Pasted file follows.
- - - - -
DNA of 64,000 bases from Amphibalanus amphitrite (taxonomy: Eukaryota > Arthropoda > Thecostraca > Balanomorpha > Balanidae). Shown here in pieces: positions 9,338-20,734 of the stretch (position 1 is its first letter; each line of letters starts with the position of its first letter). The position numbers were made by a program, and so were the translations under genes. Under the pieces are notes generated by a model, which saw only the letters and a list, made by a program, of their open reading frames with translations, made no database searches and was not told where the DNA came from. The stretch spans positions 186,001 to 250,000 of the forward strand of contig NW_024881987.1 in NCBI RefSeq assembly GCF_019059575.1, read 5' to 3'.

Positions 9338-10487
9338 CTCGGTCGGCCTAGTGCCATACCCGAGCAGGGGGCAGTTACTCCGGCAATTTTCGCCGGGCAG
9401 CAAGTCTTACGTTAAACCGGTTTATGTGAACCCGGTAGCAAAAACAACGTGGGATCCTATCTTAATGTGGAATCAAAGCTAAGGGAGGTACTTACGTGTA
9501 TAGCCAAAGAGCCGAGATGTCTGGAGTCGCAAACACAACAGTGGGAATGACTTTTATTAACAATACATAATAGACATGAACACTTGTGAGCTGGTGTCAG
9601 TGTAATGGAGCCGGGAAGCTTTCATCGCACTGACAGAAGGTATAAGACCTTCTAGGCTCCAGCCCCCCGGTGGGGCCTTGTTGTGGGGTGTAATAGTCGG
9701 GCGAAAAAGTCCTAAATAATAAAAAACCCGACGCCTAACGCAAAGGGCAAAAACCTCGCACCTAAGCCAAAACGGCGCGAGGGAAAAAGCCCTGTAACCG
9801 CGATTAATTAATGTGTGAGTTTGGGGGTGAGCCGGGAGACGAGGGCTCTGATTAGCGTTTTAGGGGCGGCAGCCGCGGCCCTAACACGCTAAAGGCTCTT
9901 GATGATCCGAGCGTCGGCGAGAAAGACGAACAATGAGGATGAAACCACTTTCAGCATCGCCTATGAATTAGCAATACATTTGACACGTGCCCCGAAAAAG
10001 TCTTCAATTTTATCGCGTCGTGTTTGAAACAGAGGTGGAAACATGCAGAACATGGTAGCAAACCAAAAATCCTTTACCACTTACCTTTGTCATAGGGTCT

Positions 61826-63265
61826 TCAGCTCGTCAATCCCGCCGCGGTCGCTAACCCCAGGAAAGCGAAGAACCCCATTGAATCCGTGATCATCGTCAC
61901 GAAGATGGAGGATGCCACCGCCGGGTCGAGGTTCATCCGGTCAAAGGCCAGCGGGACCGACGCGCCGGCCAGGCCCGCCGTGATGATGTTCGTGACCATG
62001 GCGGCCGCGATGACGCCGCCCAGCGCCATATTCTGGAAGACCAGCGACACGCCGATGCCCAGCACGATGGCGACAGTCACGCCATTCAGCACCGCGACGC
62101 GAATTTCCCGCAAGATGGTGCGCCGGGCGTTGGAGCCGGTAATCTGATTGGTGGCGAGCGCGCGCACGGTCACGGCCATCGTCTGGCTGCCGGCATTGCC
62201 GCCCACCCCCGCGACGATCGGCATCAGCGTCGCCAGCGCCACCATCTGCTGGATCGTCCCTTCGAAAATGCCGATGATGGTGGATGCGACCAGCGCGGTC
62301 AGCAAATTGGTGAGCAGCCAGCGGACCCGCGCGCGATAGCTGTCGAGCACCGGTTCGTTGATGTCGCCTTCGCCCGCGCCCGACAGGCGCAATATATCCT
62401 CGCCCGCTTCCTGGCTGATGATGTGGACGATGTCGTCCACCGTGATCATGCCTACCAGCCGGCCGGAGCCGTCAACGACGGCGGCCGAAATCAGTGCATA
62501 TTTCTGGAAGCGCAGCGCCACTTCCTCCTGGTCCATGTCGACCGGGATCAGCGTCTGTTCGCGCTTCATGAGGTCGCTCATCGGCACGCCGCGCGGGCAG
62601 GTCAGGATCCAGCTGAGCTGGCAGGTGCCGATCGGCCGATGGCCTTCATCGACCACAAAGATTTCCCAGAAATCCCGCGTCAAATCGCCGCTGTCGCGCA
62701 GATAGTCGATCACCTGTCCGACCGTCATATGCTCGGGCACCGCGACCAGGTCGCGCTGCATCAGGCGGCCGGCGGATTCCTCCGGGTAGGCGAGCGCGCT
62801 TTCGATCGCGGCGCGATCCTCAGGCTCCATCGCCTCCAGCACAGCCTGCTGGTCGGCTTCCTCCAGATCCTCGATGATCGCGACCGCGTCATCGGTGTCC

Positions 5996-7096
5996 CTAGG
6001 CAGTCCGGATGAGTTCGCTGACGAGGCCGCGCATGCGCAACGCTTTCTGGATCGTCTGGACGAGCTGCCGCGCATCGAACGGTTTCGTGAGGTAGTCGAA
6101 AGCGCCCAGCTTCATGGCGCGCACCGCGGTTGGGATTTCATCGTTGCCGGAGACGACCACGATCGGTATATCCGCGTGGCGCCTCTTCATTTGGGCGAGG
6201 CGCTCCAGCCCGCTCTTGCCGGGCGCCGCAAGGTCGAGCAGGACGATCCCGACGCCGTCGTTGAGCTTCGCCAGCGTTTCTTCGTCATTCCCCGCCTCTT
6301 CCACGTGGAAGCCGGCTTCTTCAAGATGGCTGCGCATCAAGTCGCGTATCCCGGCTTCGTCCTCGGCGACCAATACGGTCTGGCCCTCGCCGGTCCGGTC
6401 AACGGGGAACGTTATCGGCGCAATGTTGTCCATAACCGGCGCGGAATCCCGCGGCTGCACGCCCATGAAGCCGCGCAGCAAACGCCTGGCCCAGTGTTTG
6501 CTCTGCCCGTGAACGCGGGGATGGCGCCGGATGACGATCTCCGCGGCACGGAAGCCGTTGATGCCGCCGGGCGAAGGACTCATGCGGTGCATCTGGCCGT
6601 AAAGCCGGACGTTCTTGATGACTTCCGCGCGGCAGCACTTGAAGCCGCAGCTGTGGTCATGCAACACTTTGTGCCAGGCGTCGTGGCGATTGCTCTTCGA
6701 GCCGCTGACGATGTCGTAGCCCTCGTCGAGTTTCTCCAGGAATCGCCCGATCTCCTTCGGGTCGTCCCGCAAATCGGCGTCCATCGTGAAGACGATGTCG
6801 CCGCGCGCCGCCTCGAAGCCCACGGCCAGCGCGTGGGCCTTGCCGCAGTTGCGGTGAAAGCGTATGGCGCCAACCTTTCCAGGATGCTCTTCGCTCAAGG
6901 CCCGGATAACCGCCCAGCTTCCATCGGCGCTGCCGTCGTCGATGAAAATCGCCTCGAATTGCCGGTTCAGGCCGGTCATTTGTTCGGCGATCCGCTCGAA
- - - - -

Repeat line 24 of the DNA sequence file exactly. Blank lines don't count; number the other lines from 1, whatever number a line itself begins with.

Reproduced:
5996 CTAGG